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Kai Ryssdal: The Senate is working its way through a long, long list of amendments to the 1,400 page financial reform bill. It's going to be another couple of weeks before the thing is wrapped up and longer than that before it's matched up with the House version. But amendments are where it's at if you want to get a some idea of what the final bill is going to look like. So our Washington bureau chief John Dimsdale is here to talk about how the bill is shaping up. Hi, John.
JOHN DIMSDALE: Hello, Kai.
RYSSDAL: All right, so hit the high points for me. What are some of the big amendments coming up on this bill?
DIMSDALE: Well, some of these are getting pretty populist. There's one to limit how big banks can get. This is aimed at the six biggest banks, the ones that we've been hearing about -- Goldman Sachs and Citigroup. There's also a proposal to reinstate that wall that used to separate traditional banks from investment banks, and the other financial institutions that trade stocks and bonds. There's growing support for an amendment to subject the Federal Reserve to an outside audit. There's also a proposal to cap ATM fees, and maybe even credit card interest rates. And the so-called Volcker rule will get a vote. That would prevent banks from wheeling and dealing in stock trading for their own profit.
RYSSDAL: Let me back you up just a second. Limiting ATM fees, so you mean the $2.50 I pay to get $20 bucks out of somebody else's bank, right?
DIMSDALE: That's right, that's right. The current average fee for people using another bank's ATM is now over $2.50. Iowa Democrat Tom Harkin is proposing that banks not be able to charge more than 50 cents per transaction. He says it cost banks less than 50 cents a transaction to provide the service.
RYSSDAL: Well, speaking of protecting consumers, and I guess that falls into that category. What about this consumer financial protection agency that is in the House bill and has sort of been bounced around in the Senate bill? Where do we stand with that?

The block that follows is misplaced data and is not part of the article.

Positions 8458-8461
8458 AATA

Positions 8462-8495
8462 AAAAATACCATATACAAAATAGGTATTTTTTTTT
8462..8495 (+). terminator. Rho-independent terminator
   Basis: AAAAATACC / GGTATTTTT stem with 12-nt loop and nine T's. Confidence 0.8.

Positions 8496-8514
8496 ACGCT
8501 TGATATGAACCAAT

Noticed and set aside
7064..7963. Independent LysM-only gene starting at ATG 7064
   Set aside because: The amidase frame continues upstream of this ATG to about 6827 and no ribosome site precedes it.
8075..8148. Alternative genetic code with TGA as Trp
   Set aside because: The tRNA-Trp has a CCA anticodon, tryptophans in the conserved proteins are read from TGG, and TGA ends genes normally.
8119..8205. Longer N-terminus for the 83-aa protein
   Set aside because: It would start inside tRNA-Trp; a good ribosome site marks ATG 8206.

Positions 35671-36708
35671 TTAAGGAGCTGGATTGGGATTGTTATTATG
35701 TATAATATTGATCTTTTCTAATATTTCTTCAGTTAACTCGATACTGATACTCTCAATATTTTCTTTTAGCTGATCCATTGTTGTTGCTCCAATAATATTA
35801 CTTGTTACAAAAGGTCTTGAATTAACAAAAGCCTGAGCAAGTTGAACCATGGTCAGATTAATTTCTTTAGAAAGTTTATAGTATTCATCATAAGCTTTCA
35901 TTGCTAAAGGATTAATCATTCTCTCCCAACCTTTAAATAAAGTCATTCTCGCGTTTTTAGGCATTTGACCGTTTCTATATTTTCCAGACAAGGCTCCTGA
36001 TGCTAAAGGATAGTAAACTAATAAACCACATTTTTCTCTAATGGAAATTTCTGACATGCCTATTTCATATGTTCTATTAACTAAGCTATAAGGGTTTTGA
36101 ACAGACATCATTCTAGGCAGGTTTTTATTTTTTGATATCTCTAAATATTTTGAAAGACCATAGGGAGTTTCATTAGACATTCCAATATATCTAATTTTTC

DIMSDALE: Well, Republicans tried this afternoon to put some limits on a consumer agency, to put under the supervision of the Federal Deposit Insurance Corporation and to restrict its jurisdiction over non-banks: the payday lenders, car loan companies, all the small businesses like doctors and florists that can set up flexible credit arrangements with their customers. But the democrats want a consumer agency with real teeth, and they voted to keep the current agency, which has more independence, even though it is housed in the Fed.
RYSSDAL: Speaking of the Fed, John, there is an amendment out there, as you mentioned, to subject the Fed to a government accountability office audit, right?
DIMSDALE: That's right. Opponents are really worried that this is a way for Congress to put pressure on the Fed to keep interest rates low. That's always a popular thing, especially during election years, but of course, the risk there is that the Fed would be afraid to raise rates when they need to be raised, and we would have higher inflation.
RYSSDAL: Remind us of how this amendment came to be. It's all about the trillions of dollars that the Fed sort of plowed into this economy during the financial crisis.
DIMSDALE: Right, people like Ron Paul over in the House have been pushing this for several years. But under the current crisis they want to know who got the money from the TARP. The $2 trillion of money that went to financial service companies, and the Fed has never said who got it, and this audit would reveal that.
RYSSDAL: OK, so here's the $64,000 question, John. Which of these amendments might pass, and which might not?
DIMSDALE: Well, you know, there's growing momentum behind pretty much every one of these. It's true that there are a lot of provisions here for liberals to like a lot. But the outrage against Wall Street crosses party lines. That Fed audit, like I said, is sponsored by Ron Paul over in the House, and he's hardly a liberal Democrat. The sponsors of that amendment to limit the size of banks are fond of quoting Alan Greenspan, who said that any bank that is too big to fail is just too big.
RYSSDAL: Funny how Alan Greenspan keeps coming up, isn't it? John Dimsdale in our Washington bureau. Thank you, John.
DIMSDALE: You're welcome.